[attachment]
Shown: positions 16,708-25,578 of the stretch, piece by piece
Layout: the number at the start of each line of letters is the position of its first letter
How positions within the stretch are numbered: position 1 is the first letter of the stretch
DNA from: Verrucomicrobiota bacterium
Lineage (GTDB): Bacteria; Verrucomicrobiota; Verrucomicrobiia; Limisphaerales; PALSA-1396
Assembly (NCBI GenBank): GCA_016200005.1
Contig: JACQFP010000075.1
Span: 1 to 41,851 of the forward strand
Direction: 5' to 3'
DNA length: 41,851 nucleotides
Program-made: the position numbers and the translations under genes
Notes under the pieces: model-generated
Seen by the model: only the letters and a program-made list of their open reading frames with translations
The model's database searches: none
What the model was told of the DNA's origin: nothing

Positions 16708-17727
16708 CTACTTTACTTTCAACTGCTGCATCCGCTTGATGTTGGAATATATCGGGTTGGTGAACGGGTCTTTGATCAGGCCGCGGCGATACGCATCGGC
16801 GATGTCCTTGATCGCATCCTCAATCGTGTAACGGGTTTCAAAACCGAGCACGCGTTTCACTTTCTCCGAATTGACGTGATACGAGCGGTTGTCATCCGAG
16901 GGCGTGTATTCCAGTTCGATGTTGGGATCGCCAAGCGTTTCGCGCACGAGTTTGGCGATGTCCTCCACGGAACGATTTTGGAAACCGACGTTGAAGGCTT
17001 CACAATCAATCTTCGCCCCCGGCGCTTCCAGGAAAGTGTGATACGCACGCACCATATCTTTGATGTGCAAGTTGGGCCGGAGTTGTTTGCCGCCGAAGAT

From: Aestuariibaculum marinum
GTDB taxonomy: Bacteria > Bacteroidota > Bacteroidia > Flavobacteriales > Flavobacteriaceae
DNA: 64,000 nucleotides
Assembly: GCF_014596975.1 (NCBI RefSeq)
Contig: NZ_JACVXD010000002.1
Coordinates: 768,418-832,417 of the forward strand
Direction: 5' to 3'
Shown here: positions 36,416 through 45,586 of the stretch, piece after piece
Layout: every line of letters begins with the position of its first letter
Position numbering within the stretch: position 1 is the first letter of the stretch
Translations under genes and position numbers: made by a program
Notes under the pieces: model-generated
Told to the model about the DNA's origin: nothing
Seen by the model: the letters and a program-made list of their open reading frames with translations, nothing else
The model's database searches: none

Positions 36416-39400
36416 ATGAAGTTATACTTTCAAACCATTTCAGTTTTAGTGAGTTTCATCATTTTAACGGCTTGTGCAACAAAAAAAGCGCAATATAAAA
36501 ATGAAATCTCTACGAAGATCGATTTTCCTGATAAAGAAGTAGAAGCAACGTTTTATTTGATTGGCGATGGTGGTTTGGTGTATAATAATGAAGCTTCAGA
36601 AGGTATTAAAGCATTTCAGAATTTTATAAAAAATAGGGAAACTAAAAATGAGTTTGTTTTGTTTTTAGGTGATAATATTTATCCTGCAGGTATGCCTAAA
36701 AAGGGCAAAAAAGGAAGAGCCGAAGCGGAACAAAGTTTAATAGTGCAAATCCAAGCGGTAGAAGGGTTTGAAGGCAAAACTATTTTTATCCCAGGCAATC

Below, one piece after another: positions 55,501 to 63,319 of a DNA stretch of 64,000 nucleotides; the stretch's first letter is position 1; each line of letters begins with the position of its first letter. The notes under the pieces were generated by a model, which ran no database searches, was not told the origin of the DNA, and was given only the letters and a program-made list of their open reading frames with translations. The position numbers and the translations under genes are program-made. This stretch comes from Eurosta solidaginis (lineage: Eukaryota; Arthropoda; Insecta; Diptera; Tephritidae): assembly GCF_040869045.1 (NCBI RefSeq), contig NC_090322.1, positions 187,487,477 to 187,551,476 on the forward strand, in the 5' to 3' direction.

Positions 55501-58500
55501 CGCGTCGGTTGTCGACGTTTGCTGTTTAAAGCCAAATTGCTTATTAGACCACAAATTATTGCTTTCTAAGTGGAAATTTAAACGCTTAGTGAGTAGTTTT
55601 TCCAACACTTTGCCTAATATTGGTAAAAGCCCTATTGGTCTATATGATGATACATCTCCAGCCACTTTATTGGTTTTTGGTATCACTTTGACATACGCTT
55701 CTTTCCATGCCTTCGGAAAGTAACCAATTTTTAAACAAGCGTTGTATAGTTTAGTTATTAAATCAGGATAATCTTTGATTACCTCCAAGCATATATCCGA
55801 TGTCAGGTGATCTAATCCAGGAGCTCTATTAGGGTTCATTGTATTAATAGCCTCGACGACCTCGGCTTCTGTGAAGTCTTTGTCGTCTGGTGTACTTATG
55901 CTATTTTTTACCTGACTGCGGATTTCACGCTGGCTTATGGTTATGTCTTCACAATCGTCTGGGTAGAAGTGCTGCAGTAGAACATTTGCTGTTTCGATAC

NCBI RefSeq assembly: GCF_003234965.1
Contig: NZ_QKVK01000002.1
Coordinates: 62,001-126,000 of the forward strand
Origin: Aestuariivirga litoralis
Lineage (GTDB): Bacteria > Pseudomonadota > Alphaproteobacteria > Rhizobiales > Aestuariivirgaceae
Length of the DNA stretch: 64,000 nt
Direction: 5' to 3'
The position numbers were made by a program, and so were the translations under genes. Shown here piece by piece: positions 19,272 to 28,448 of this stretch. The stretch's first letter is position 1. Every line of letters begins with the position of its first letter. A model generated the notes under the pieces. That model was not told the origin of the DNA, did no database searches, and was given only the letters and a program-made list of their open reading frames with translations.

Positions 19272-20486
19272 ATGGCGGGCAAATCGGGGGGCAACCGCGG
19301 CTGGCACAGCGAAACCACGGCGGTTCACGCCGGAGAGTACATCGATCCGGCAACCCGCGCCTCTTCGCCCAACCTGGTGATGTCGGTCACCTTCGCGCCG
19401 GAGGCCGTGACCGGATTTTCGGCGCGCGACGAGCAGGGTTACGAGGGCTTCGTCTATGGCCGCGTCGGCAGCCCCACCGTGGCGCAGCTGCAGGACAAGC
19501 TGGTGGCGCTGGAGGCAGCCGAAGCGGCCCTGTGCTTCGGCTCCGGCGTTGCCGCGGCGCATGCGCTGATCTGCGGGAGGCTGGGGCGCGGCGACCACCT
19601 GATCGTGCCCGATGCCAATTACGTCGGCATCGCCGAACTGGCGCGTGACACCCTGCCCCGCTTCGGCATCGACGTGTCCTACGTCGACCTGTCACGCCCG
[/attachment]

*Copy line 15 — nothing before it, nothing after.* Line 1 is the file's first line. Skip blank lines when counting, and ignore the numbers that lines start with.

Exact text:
What the model was told of the DNA's origin: nothing